The Grotto

Grottoes have been added to buildings and gardens to provide places for contemplation, recreation and social activity from the Renaissance onwards. The earliest grottoes in England date from the 1620s and were chiefly located inside the house, but later grottos were either free-standing or, like the Marlborough grotto, could take the form of caves cut into a hillslope. In the early eighteenth century there was a shift of emphasis to ‘follow Nature’ and bring forth the ‘genius of the place’. They were already ornamented with shells, and in the early eighteenth century, flint and iron ore were interspersed with fragments of mirror to provide glittering effects.

Frances, Countess of Hertford (1699-1754) belonged to that group of ‘poetical ladies’ whom Joseph Addison would have had in mind when recommending they decorate small shell grottoes as an amusing alternative to needlework. Frances was a strong supporter of budding mainstream poets like James Thomson and Stephen Duck, and grottoes were widely imagined as a haunt of the Muses. We do not know precisely when the grotto was built. The poet Stephen Duck, who benefited from the Countess’ patronage, hinted that it may still have been in the process of being worked on in the late 1730s when he wrote, in his poem ‘A Description of a Journey to Marlborough’,

Within the Basis of the Verdant Hill
A beauteous Grot confesses Hertford’s skill;
Who, with her lovely Nymphs, adorns the Place;
Give ev’ry polish’d stone its proper Grace;
Now varies rustic Moss about the Cell;
Now fits the Shining Pearl, or purple Shell.

Presumably its decoration was complete by 1739, as in a letter written in June that year Lady Hertford mentioned it, saying ‘The grotto which we have made under the mound … without partiality I think is in itself much prettier than that at Twickenham.’ This is a reference to the famous grotto belonging to the poet Alexander Pope, which Lady Hertford clearly had in mind when the Marlborough grotto was designed. It is much smaller than Pope’s, but the shellwork is much more decorative. Newly restored, it now ranks among the finest examples of its kind. As with Pope’s own grotto, we should expect construction and other works to have taken place over a period of time, with additions made here and there in accordance with changing enthusiasm and as different interests evolved.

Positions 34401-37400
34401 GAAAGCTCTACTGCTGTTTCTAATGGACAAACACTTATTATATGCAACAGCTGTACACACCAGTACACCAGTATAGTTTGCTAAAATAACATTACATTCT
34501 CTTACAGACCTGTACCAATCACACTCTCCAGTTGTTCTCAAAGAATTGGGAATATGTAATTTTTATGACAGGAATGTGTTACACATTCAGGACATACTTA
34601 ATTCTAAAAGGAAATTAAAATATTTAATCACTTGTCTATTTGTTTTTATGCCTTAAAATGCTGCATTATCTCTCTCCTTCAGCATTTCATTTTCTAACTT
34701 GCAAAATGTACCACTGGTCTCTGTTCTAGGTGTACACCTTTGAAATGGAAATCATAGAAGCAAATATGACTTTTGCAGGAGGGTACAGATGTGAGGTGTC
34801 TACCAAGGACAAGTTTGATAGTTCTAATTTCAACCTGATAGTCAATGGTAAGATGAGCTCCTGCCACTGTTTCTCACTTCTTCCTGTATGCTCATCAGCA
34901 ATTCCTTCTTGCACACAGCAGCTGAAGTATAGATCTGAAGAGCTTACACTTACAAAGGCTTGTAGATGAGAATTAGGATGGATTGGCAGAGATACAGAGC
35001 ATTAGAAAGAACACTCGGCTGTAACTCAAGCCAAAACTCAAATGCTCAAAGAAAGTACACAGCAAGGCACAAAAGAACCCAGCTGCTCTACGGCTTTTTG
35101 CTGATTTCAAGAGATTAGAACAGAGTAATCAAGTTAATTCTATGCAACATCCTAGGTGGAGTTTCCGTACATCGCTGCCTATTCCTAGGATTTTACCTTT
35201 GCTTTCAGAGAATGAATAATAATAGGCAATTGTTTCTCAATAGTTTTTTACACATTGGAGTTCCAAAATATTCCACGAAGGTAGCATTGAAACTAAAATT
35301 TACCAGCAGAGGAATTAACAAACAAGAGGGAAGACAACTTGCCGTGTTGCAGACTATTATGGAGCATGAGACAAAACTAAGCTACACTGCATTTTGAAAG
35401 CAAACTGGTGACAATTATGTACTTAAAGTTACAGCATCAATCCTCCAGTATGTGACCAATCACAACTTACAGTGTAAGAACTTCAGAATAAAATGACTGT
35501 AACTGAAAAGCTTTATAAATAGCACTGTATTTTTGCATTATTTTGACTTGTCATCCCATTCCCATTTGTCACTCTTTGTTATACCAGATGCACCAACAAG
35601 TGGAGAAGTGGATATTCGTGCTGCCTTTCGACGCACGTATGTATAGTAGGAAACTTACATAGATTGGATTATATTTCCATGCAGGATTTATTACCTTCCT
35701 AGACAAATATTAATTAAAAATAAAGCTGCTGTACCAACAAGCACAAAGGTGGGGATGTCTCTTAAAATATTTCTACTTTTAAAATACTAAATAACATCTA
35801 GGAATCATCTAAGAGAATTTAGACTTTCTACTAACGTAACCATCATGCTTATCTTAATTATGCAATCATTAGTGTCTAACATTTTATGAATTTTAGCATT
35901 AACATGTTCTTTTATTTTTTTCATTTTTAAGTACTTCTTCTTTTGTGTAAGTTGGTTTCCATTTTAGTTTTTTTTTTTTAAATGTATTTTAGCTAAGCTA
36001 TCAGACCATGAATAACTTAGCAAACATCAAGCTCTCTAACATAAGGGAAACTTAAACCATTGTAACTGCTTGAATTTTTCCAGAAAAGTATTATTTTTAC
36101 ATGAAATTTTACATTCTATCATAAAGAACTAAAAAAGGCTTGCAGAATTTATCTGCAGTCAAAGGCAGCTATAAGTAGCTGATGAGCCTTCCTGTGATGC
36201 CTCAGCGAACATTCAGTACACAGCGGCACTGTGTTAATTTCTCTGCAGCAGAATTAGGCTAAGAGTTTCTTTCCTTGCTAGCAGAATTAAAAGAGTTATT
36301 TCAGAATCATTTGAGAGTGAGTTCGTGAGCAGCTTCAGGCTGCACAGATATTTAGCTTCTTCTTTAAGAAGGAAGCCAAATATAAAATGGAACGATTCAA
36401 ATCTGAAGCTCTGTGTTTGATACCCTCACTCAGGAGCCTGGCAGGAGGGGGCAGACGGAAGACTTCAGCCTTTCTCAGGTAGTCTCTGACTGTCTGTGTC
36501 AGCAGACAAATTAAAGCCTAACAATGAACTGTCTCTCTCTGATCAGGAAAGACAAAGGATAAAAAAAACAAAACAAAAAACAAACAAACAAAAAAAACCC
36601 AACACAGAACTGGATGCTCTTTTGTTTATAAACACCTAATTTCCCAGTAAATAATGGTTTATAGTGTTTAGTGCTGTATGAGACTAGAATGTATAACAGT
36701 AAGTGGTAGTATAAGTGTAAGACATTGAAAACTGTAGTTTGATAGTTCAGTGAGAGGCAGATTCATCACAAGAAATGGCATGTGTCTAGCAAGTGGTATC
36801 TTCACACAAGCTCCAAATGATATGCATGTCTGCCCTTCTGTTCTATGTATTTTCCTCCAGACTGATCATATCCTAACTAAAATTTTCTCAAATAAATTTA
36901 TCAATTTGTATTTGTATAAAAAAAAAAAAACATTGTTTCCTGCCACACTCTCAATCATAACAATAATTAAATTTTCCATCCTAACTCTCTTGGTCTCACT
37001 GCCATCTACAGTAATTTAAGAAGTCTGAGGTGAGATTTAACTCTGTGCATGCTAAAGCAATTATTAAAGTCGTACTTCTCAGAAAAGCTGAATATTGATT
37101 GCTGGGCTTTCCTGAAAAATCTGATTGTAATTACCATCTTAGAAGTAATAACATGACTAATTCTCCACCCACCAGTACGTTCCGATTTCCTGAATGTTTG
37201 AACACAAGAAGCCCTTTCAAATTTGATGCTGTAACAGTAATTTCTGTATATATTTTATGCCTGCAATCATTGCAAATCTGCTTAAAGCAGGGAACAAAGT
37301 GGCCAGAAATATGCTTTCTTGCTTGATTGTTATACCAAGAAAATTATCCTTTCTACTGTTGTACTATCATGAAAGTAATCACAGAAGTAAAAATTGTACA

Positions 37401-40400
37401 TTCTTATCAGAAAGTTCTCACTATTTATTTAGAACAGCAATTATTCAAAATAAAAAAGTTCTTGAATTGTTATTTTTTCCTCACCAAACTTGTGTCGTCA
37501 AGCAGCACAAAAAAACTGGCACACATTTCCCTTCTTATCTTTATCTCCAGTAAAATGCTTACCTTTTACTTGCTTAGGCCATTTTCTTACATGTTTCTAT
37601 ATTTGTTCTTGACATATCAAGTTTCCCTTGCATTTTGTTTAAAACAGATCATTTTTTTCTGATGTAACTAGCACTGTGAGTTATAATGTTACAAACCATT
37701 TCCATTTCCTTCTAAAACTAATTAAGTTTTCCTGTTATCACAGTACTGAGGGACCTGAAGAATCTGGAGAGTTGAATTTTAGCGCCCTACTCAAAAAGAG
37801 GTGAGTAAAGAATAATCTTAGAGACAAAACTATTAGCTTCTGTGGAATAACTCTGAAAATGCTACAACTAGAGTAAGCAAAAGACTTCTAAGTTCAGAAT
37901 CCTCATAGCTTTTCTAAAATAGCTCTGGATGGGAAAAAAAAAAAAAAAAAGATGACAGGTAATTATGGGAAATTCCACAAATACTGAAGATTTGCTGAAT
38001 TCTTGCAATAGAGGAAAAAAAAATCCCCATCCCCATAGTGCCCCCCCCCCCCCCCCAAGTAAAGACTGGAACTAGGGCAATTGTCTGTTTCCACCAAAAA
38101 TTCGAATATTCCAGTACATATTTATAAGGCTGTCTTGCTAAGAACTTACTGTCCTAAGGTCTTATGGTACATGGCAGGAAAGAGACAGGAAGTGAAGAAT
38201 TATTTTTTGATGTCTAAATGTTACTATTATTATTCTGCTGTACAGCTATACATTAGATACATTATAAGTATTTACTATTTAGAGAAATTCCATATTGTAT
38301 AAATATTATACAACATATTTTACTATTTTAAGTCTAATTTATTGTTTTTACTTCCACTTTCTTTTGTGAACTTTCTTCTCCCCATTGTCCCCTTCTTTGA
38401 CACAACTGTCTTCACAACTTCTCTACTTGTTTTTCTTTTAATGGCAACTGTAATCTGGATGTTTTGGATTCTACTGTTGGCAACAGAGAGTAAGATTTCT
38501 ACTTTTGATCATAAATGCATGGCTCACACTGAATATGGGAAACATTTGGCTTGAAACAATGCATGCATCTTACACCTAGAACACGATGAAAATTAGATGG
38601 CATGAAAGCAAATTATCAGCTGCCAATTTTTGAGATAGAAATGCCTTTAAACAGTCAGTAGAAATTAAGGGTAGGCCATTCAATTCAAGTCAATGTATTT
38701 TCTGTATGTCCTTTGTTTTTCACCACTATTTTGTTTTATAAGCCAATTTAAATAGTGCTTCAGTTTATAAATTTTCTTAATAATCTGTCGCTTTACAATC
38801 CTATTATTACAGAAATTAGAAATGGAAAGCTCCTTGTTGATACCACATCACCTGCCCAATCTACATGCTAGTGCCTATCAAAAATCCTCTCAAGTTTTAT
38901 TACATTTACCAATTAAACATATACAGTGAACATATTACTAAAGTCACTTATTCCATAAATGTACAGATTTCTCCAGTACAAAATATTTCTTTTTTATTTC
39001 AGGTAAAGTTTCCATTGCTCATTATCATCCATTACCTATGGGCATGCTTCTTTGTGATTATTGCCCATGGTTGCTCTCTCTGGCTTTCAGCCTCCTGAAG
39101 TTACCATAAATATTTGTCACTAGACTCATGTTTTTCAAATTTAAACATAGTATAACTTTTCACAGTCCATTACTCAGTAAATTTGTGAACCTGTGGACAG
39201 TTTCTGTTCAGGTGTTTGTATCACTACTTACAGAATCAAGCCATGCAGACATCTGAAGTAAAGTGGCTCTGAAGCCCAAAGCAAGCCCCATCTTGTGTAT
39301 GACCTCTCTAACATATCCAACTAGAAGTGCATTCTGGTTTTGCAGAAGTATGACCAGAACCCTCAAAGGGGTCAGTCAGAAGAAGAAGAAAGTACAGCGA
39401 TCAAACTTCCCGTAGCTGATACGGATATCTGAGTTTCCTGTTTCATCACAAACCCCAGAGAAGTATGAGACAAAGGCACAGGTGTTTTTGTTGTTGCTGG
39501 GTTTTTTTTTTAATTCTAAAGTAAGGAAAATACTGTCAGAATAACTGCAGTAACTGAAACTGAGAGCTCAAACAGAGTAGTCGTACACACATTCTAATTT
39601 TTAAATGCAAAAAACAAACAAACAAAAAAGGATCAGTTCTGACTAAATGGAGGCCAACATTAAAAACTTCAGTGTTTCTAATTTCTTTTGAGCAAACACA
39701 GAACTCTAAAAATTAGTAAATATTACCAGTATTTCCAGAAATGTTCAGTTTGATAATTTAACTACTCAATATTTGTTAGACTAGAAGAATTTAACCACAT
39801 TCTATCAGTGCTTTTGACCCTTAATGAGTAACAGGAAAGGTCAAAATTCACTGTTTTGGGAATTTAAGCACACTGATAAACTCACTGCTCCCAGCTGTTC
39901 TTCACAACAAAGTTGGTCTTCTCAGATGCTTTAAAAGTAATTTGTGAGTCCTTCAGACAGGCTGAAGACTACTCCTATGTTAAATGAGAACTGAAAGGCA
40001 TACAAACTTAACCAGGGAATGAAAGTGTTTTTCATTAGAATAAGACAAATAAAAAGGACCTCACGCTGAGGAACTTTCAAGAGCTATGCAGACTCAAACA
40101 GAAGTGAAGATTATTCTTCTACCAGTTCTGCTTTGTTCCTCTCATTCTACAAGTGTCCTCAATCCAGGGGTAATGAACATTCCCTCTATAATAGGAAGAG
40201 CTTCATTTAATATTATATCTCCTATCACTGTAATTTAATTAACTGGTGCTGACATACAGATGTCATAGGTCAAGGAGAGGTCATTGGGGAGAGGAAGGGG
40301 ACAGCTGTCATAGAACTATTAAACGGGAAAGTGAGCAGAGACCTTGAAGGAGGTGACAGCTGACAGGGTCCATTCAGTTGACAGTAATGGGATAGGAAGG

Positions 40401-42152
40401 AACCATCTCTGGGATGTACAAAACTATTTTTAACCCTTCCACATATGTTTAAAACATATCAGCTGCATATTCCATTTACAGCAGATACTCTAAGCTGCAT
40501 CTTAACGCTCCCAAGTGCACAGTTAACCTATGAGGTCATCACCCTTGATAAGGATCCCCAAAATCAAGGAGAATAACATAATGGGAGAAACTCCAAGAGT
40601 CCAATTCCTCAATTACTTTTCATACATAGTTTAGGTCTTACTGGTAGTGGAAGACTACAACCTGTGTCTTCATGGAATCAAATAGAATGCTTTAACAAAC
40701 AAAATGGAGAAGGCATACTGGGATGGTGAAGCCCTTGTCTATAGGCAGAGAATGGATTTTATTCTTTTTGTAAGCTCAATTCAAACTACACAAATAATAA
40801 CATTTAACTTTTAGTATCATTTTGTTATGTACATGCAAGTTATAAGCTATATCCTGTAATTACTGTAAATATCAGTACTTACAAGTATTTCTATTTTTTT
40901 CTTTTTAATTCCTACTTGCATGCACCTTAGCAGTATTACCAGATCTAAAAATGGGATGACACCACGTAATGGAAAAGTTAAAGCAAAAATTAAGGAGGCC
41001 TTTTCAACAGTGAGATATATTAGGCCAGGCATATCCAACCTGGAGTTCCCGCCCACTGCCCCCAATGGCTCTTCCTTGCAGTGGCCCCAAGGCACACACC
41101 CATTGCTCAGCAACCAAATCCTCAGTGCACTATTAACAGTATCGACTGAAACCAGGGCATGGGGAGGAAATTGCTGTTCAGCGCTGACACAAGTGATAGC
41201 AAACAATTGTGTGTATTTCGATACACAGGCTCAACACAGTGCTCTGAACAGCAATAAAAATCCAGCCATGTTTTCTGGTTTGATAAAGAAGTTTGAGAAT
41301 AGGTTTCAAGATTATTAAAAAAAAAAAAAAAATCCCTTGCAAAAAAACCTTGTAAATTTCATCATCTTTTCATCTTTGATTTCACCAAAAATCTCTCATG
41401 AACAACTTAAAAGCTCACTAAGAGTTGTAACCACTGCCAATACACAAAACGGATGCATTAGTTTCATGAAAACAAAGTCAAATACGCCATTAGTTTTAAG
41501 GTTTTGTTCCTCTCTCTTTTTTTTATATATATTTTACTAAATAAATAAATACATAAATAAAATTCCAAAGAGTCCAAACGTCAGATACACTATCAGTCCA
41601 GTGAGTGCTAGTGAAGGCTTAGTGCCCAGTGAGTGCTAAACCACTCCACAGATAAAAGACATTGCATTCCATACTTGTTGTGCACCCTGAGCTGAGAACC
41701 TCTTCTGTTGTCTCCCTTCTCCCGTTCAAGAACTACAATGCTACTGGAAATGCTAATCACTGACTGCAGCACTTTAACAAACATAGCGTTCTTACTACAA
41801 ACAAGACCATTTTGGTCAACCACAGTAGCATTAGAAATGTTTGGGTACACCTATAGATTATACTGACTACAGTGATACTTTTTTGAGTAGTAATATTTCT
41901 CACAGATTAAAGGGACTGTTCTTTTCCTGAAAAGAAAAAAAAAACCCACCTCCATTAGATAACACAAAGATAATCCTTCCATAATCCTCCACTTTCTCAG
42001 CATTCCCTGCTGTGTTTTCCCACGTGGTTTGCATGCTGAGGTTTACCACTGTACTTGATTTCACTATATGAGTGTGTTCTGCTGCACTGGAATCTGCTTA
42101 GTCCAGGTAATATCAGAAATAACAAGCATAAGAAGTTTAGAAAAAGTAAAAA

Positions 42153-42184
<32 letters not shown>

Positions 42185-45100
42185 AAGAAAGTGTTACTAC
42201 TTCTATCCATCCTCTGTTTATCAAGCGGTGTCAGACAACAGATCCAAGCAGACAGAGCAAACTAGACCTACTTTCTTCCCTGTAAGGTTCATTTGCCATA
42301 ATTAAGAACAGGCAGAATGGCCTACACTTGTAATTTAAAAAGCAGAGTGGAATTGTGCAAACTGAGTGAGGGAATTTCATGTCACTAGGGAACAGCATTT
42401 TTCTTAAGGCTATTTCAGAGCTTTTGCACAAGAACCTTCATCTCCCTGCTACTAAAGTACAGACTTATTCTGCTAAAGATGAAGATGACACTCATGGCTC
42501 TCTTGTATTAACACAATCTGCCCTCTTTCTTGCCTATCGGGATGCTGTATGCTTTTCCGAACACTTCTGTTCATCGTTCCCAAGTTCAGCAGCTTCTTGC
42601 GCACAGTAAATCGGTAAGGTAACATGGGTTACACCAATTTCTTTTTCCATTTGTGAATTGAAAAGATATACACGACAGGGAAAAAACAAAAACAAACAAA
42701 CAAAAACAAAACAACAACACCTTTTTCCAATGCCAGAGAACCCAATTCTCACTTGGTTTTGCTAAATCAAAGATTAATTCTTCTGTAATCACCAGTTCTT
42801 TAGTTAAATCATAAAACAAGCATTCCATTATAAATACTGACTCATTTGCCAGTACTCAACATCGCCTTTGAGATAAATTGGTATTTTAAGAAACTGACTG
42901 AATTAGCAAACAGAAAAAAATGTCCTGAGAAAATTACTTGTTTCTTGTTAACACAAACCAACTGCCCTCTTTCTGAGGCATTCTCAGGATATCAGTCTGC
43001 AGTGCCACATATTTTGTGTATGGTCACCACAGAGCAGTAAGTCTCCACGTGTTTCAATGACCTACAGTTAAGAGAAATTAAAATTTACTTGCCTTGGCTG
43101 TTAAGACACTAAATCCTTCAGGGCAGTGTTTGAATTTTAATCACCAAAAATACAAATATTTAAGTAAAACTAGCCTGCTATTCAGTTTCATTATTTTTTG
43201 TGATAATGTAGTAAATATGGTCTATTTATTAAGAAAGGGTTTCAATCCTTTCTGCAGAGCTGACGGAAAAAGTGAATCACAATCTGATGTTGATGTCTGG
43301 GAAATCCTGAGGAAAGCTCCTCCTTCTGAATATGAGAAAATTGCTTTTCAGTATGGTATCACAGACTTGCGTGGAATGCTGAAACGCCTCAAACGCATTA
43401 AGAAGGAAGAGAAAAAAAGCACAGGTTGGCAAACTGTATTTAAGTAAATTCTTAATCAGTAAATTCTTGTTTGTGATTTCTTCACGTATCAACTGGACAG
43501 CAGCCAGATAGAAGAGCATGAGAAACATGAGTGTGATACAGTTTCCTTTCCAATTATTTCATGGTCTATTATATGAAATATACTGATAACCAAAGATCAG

After the Hertfords left Marlborough, they bought a new estate at Richings, near Windsor, which had belonged to Lord Bathurst, who had corresponded extensively with Pope on gardening matters. Here Lady Hertford created another grotto, surmounted by a ruined arch. She found another poet to write about it, though less effusively than Stephen Duck:

Within, an ample concave swells
Of Pummice wrought, and shining shells;
Where , near a Seat of native stone,
A Fountain keeps its bubbling Moan,
And from beneath the craggy Wall
Creeps slow, with tinkling –trilling– Fall.

For many years, the grotto was neglected: it was used variously to store vegetables and as a bicycle shed. In 1980, Diana Reynell, a former teacher at Marlborough College, and Simon Verity, a distinguished letter-cutter, began a ten year programme of restoration, much of which had to be reimagined. Remains of a circular basin lined with slag and shells were discovered at the foot of the rear wall of the main room. It has been re- stored together with the niche above, where the broad band of rich shell- work surrounds a modern stone urn carved by Simon Verity after an eighteenth-century original at Petworth House, West Sussex. The vessel is placed in such a way that water can divide around it and fall onto the open half of a giant clam (Tridacna gigas). This large shell is another modern introduction, acquired through ‘begging’ at the food hall of Har- rods in London,where it was being used in a display. The modern recon- struction of the grotto seeks to remain true to the spirit of the original and conveys a good sense of what it may have been like.

The walls, alcoves and ceilings of the three rooms inside with their alcoves or recesses,together with the vaulted ceilings, were originally cov- ered with a variety of shells, pieces of rough stone and iron slag, through which white ‘snail trail’ patterns of baked flint meandered in an apparently random manner. Patches of surviving shellwork and cladding, together with rusted iron cramps that were used to hold the heavier materials in place, were recorded. As in other contemporary grottoes they included both freshwater and sea shells from the Mediterranean and British shores and rivers, as well as exotic specimens from the West Indies

The current major restoration plan for the Mound has been completed in 2023 with new work on the grotto. This has involved removal of a very large yew tree whose roots were growing into the back of the grotto, the reconstruction of the roof and the installation of a sedum surface, all of which were done in 2015. The masonry has been extensively repaired, and the frost protection wrapping was removed this month. The interior has been thoroughly cleaned, and loose and missing shells have been replaced; in some areas, however, there is no base left, and these spaces are deliberately blank. One important feature, the blue slag produced by eighteenth century steel making, has been unobtainable, but the overall effect of the repairs and cleaning have revived the interior dramatically. The reflections from the mother of pearl in the shells, the glass fragments in the roof and the metallic elements, now bring it to life. At night, with special low level spotlights, it is particularly dramatic seen through the closed ironwork gates.